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In Ancient Greek, it seems that there were various endings for agent nouns. Thomas Dwight Goodell's School Grammar of Attic Greek (1902) mentions -τηρ, -τωρ, -της, -εύς, -τειρα, -τρια, -τρις (-τριδ-), -τις (-τιδ-) (§405).

Goodell says that the first four are masculine, and the last four are feminine, but the table of examples in that section includes two -τωρ nouns that cross over between the masculine and feminine categories: ῥήτωρ "speaker" and ἵστωρ "one who knοws" (Goodell's definitions). I assume this means that these are what is called "common gender" nouns: grammatically feminine when they refer to a female person, and grammatically masculine when they refer to a male person. In contrast, συλλήπτωρ "helper" is shown as an exclusively masculine noun with a feminine counterpart συλλήπτρια.

Is this description accurate? If so, how frequent is each type of agent noun? Are there any ways to predict which ending(s) an agent noun will take, and whether an agent noun ending in -τωρ will be common gender or (exclusively?) masculine?

  • Interesting. For one thing, it seems there are phonetic limitations on the suffixes beginning with a stop: you cannot put those after certain consontantal clusters, I think; e.g. I cannot imagine saying pentthôr (Pentheus) (with reverse dissimilation, or whatever it's called), nor atrtês (Atreus). So would they add conexive vowels or something in that case? I can't think of any examples, but perhaps I'm tired. – Cerberus Mar 19 at 1:25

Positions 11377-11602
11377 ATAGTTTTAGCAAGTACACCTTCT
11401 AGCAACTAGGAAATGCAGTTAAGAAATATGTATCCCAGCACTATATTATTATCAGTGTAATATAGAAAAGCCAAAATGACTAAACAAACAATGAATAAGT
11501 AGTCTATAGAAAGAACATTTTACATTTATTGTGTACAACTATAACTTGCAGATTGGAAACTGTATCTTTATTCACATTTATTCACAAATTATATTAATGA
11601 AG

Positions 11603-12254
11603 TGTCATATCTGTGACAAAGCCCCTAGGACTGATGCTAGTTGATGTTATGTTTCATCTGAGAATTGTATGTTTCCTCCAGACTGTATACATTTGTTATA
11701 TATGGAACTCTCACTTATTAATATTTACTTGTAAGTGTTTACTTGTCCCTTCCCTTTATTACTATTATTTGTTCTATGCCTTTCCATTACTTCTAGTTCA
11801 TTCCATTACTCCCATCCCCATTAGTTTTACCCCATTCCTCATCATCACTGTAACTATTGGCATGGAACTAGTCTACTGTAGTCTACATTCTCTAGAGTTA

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Here is some information that I have found since posting the question.

the -τηρ and -τωρ suffixes were not productive in forming agent nouns in Greek. Already in Ionic-Attic Greek, the agent noun suffix -της was being substituted for -τηρ, and by the time of Hellenistic Greek, the -της suffix became the predominant suffix for agent nouns.5 In fact, -της had so overtaken -τηρ as an agent noun suffix that Palmer claims that “-τηρ agent nouns survived as words with an archaic flavour in the vocabulary of law and religion [e.g. σωτήρ from σῴζω]. The insertion of -τηρ for -της was a self-conscious device of high stylization.”6 (2) More commonly in Hellenistic Greek, the -τηρ suffix designated numerous words for tools and instruments, [...]

5Moulton and Howard, Grammar, Vol. II, 365 §150. Statistically, Palmer recognizes the predominance of -της in the Post-Ptolemaic papyri, finding 421 words with the -της suffix, while finding 25 with the -τηρ suffix and 24 with the -τωρ suffix. See Leonard R. Palmer, A Grammar of the Post-Ptolemaic Papyri, Volume I: Accidence and Word-Formation (Oxford: Oxford University Press, 1945), 6-8. This can also be seen in the NT and early Christian literature, where Bauer’s Greek-English Lexicon , 3rd ed. lists 216 words with the -της suffix, in contrast to 11 words with the -τηρ suffix and 15 words with the -τωρ suffix. Tribulato attempts to explain why the -της suffix dominated; see Olga Tribulato, Ancient Greek Verb-Initial Compounds: Their Diachronic Development Within the Greek Compound System (Berlin: Walter de Gruyter, 2015), 93-97.

6Palmer, The Greek Language, 254.

("The -τηριον Suffix: Its Origin and Development, Morphology, and Semantics", by Nelson S. Hsieh, 2016)

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